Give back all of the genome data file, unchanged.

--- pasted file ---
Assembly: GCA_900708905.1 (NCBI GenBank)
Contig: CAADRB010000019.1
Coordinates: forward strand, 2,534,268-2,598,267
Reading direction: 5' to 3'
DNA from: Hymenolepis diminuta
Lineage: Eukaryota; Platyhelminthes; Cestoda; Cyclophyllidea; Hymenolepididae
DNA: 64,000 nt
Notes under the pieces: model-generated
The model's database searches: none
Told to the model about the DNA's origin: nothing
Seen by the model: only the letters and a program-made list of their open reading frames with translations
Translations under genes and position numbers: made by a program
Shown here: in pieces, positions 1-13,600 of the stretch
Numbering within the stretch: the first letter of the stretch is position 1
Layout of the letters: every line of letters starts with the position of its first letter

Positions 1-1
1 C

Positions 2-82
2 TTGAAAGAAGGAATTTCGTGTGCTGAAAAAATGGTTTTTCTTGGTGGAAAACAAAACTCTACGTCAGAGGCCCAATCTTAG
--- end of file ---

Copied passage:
Assembly: GCA_900708905.1 (NCBI GenBank)
Contig: CAADRB010000019.1
Coordinates: forward strand, 2,534,268-2,598,267
Reading direction: 5' to 3'
DNA from: Hymenolepis diminuta
Lineage: Eukaryota; Platyhelminthes; Cestoda; Cyclophyllidea; Hymenolepididae
DNA: 64,000 nt
Notes under the pieces: model-generated
The model's database searches: none
Told to the model about the DNA's origin: nothing
Seen by the model: only the letters and a program-made list of their open reading frames with translations
Translations under genes and position numbers: made by a program
Shown here: in pieces, positions 1-13,600 of the stretch
Numbering within the stretch: the first letter of the stretch is position 1
Layout of the letters: every line of letters starts with the position of its first letter

Positions 1-1
1 C

Positions 2-82
2 TTGAAAGAAGGAATTTCGTGTGCTGAAAAAATGGTTTTTCTTGGTGGAAAACAAAACTCTACGTCAGAGGCCCAATCTTAG